Saudi Arabia applauds FIFA ‘red card’ for beoutQ pirate broadcaster

FIFA said it is taking legal action against beoutQ for illegal broadcasts of the World Cup. (AFP)
Updated 13 July 2018
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Saudi Arabia applauds FIFA ‘red card’ for beoutQ pirate broadcaster

  • FIFA says it will take legal action against the pirate TV channel, which has been illegally broadcasting the World Cup
  • Saudi Arabia says the move would supplement the kingdom's efforts to combat beoutQ

JEDDAH: Saudi Arabia welcomed on Thursday FIFA’s announcement that it will take legal action in the Kingdom against a pirate TV channel illegally broadcasting the World Cup. 

Riyadh has denied allegations that beoutQ is based in Saudi Arabia and is working to combat its operations.

The Ministry of Media said the FIFA action would “supplement the relentless efforts by the KSA Ministry of Commerce and Investment in combatting beoutQ's activities and beIN’s illegal broadcasting within the country.”

The statement said this would reinforce Saudi Arabia’s efforts to protecting intellectual property rights within the Kingdom.

The Ministry of Media said it blamed beIN Sports, a subsidiary of the Al Jazeera Media Network, for “falsely and unfairly” connecting Saudi Arabia with beoutQ.

Saudi Arabia has banned Qatar-based Al Jazeera and beIN Sports from broadcasting in the country as part of a boycott against Doha over its support for extremist groups.

beIN Sports says it holds the rights to broadcast the 2018 World Cup in the Middle East and North Africa.

The ministry accused the network of providing a media platform for “terrorists to propagate their violent message.”

The statement reported on the Saudi Press Agency said that while beoutQ's pirate broadcasts have been available in the Kingdom, its set-top boxes are available in, other nations in the Middle East and North Africa and the pirate broadcasts are targeted at that region, including Qatar but also Eastern Europe.

The ministry said beIN Sports had engineered a smear campaign against Saudi Arabia.


Nestle, AT&T pull YouTube ads over pedophile concerns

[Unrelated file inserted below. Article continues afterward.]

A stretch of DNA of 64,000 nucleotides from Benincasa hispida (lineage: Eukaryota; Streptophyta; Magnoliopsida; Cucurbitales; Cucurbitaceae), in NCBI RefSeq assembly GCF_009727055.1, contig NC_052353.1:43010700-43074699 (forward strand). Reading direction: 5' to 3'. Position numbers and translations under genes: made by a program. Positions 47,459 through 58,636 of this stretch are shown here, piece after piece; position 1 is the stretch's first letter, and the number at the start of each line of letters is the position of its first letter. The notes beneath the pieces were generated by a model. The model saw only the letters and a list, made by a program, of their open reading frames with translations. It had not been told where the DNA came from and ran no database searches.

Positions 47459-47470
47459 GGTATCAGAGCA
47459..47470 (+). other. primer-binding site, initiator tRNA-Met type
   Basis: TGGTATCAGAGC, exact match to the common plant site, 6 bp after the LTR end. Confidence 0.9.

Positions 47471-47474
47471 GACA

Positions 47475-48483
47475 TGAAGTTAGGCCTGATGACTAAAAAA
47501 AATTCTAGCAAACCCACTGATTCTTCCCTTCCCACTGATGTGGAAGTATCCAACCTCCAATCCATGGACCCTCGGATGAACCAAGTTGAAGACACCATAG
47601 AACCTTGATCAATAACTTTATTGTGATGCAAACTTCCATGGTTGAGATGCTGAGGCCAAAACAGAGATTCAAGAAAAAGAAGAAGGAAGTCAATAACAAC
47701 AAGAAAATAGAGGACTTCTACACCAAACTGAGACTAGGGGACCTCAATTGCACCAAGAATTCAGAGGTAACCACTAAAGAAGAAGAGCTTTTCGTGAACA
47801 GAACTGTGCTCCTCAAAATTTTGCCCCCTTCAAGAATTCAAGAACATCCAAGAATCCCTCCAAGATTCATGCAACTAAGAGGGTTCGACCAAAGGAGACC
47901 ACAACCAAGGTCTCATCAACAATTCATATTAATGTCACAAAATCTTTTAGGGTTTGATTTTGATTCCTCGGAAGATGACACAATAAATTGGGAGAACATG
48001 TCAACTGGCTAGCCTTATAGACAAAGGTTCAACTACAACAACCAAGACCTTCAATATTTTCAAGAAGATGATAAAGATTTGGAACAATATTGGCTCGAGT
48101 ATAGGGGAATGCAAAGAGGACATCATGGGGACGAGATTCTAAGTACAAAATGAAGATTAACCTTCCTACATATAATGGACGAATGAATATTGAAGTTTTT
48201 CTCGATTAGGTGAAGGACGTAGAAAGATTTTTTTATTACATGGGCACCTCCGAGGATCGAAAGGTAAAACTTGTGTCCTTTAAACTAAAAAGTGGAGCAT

Updated 22 February 2019
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Nestle, AT&T pull YouTube ads over pedophile concerns

  • A video from a popular YouTuber and a report from Wired showed that pedophiles have made unseemly comments on innocuous videos of kids
  • YouTube has faced advertiser boycotts in the past, including a widespread boycott in early 2017

SAN FRANCISCO, US: Several companies, including AT&T and Nestle, are pulling advertisements from YouTube over concerns about inappropriate comments on videos of children.
A video from a popular YouTuber and a report from Wired showed that pedophiles have made unseemly comments on innocuous videos of kids. The comments reportedly included timestamps that showed where kids innocently bared body parts.
YouTube says it disabled comments on tens of millions of videos and deleted offending accounts and channels.
Nestle and Fortnite maker Epic Games say they paused ads on YouTube while the company works on the issue. AT&T says it has removed ads until YouTube can “protect our brand from offensive content of any kind.”
YouTube has faced advertiser boycotts in the past, including a widespread boycott in early 2017. Since then YouTube has made efforts to be more transparent about how it deals with offensive comments and videos on its site.
But the latest flap shows how much of an ongoing problem offensive content continues to be, said eMarketer video analyst Paul Verna.
“When you think about the scope of that platform and what they’re up against, it is really like a game of whack-a-mole to try to prevent these problems from happening,” he said.
Still, because of the powerful advertising reach of YouTube’s parent Google, brands are unlikely to stay away from YouTube for long, he said.
Digital ad spending in the US is expected to grow 19 percent in 2019 to $129.34 billion this year, or 54 percent of estimated total US ad spending, according to eMarketer, with Google and Facebook accounting for nearly 60 percent of that total.
“At the end of the day, there’s a duopoly out there of Google and Facebook,” for digital advertising, he said. “Any brand that doesn’t play the game with either is potentially leaving a big marketing opportunity on the table.”